What’s Next For UC? Automated “Personal Assistants!”
Mobile access to online applications is opening the door to more self-services as well as more proactive contacts with end users with smartphones and tablets. Mobile services like Apple’s Siri, Microsoft’s Cortana, and Google Now, are also exploiting the convenience of natural language voice inputs to enable a variety of functions to be accessed and controlled faster and more easily than by typing, pushing buttons, or even by gesturing.
The speech interface for applicant input, however, doesn’t necessarily mean that output is limited to voice, as in the old days of IVR applications for telephony self-services. Since interfacing easily with business processes allows users to move away from first requiring contact with a person to access information, perform simple tasks and transactions, the big driver for operational performance and productivity is to automate everything we can, while still allowing end users to control everything.
The label for such personalized automation is the “Personal Assistant,” which as defined in Wikipedia, can be one of two types. The first type simply performs any task that the user requests “on demand.” The second type automatically performs ongoing tasks based on schedules, status monitoring, or events. Either approach may require interacting with the end user to notify or confirm with them the results of the task. So, just like a live personal assistant, easy, direct communications between an end user and a Personal Assistant is necessary.
This fits in well with my perspective of UC as “unified interactions” (UI?), since it is not just about person-to-person contacts, but must also include contact with any automated business process application (CEBP). Enabling Personal Assistants to become involved in any person-to-person interaction, brings up some interesting possibilities for reducing the usually delays normally encountered when people try to manually make real-time contacts.
The Different Hats of a Personal Assistant
Just like people, communications require a virtual Personal Assistant to wear different hats, i.e., as a contact initiator or a contact recipient. In addition, the Personal Assistant must be able to handle all modalities of communication contact, whether messages or phone calls, whether from a person or an automated application (including other people’s Personal Assistants).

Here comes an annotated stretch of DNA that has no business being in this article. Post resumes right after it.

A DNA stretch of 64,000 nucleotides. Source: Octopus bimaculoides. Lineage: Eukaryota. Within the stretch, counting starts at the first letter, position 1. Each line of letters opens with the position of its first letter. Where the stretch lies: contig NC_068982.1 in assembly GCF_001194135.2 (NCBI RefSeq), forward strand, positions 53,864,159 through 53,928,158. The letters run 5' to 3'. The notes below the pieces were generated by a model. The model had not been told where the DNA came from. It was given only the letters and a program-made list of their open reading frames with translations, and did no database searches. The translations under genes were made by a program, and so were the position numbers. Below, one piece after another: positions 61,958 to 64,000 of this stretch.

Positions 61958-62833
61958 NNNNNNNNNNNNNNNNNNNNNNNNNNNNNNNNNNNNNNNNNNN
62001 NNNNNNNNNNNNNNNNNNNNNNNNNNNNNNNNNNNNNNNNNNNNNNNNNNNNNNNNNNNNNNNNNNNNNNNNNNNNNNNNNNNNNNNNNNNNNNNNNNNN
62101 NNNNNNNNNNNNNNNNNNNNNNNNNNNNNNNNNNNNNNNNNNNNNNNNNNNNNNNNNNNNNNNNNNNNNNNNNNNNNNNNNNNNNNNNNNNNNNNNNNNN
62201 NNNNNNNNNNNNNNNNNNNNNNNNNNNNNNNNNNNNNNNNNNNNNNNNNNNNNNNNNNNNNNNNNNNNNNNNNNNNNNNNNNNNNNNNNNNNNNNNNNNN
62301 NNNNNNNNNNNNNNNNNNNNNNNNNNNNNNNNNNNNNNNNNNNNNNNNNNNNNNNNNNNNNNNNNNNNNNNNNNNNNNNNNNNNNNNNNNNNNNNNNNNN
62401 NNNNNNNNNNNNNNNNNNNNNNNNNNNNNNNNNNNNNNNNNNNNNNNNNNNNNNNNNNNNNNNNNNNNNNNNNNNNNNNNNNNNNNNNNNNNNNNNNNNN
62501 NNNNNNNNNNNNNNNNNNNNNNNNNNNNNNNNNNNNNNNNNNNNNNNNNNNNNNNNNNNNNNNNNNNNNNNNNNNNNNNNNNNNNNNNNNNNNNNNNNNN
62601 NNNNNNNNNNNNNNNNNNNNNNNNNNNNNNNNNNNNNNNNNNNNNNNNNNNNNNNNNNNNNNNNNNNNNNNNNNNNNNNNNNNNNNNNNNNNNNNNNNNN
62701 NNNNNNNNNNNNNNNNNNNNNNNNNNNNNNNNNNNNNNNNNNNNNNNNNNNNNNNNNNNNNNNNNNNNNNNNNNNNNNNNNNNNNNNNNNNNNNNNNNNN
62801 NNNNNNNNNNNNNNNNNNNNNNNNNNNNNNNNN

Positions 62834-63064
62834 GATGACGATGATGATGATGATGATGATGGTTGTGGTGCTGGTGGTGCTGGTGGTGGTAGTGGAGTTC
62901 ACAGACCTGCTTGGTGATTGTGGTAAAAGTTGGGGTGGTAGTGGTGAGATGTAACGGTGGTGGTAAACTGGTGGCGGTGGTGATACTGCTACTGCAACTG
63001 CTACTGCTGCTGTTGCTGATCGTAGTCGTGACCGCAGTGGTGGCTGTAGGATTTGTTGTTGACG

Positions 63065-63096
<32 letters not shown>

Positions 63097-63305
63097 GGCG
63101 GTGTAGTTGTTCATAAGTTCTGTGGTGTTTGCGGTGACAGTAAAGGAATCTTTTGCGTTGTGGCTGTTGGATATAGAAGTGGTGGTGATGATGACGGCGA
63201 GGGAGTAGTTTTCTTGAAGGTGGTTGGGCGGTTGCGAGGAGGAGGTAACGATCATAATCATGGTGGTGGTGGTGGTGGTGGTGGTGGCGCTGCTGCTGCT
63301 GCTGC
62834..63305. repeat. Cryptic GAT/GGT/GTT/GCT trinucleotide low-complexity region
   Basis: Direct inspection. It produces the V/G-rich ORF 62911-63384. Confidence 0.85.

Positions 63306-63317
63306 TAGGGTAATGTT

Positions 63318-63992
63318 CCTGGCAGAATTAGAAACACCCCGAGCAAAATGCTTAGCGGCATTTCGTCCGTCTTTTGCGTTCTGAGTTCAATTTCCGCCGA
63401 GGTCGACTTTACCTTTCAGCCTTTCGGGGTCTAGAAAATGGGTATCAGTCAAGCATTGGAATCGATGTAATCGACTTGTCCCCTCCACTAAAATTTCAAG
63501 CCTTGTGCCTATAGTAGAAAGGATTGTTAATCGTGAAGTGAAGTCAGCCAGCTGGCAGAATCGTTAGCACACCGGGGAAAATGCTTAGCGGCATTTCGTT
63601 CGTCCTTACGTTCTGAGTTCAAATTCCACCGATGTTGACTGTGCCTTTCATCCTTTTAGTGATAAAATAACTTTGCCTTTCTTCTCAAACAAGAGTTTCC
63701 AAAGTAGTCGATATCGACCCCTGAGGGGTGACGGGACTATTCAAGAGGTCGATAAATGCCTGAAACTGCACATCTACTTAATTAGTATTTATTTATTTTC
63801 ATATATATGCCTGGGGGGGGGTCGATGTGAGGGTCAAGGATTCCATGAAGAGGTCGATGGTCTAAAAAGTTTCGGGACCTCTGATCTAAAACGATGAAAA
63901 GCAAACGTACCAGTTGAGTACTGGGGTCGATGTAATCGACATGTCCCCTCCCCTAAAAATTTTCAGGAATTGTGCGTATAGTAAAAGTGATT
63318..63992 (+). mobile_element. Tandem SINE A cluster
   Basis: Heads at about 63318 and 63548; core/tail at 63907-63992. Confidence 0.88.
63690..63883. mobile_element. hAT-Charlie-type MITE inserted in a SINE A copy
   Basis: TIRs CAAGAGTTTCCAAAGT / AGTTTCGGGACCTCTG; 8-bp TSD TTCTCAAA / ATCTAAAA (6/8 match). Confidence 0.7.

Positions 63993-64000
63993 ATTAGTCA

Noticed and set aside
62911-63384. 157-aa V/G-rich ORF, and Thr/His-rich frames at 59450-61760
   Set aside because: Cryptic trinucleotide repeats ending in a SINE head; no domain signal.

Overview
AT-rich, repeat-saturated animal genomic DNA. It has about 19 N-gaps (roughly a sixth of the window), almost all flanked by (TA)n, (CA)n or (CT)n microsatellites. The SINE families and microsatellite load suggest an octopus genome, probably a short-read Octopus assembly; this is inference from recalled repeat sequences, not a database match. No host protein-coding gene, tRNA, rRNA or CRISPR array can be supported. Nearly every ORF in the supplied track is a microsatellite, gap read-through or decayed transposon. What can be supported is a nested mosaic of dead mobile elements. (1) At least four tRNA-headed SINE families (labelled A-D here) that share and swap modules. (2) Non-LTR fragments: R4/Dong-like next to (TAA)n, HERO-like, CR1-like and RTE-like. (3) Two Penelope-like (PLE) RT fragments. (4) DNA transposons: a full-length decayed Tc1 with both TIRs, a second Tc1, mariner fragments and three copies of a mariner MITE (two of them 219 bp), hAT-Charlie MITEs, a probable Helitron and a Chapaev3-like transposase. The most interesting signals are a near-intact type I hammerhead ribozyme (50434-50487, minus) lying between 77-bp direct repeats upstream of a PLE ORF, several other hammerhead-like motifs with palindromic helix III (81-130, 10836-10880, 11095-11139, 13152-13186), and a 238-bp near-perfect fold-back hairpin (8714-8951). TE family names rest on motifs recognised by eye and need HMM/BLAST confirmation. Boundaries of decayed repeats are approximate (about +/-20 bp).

With so many ways of communicating anywhere, any time, anyhow, an important role for a Personal Assistant is that of screening incoming calls and messages to ensure that the recipient’s time priorities are under control. That would include differentiating “expected” calls and messages that need timely notification, as well as deferring the many notification messages that are not important or time sensitive. Several types of personal “buddy lists” for IM would be one of the resources employed by the Personal Assistant.
I am sure you have all heard about the role that “presence” plays in UC, but one of the hang-ups encountered so far is that it requires “federation” between different organization systems. However, if “presence management” becomes a Personal Assistant service responsibility, it can remove the obstacles of location and organization.
When basic task events have to be coordinated or confirmed, it will be easier and more efficient to have a Personal Assistant take care of such things, rather than requiring the end users to do it personally. If language is a part of a communication problem, it may also be useful to have a Personal Assistant do any translation required.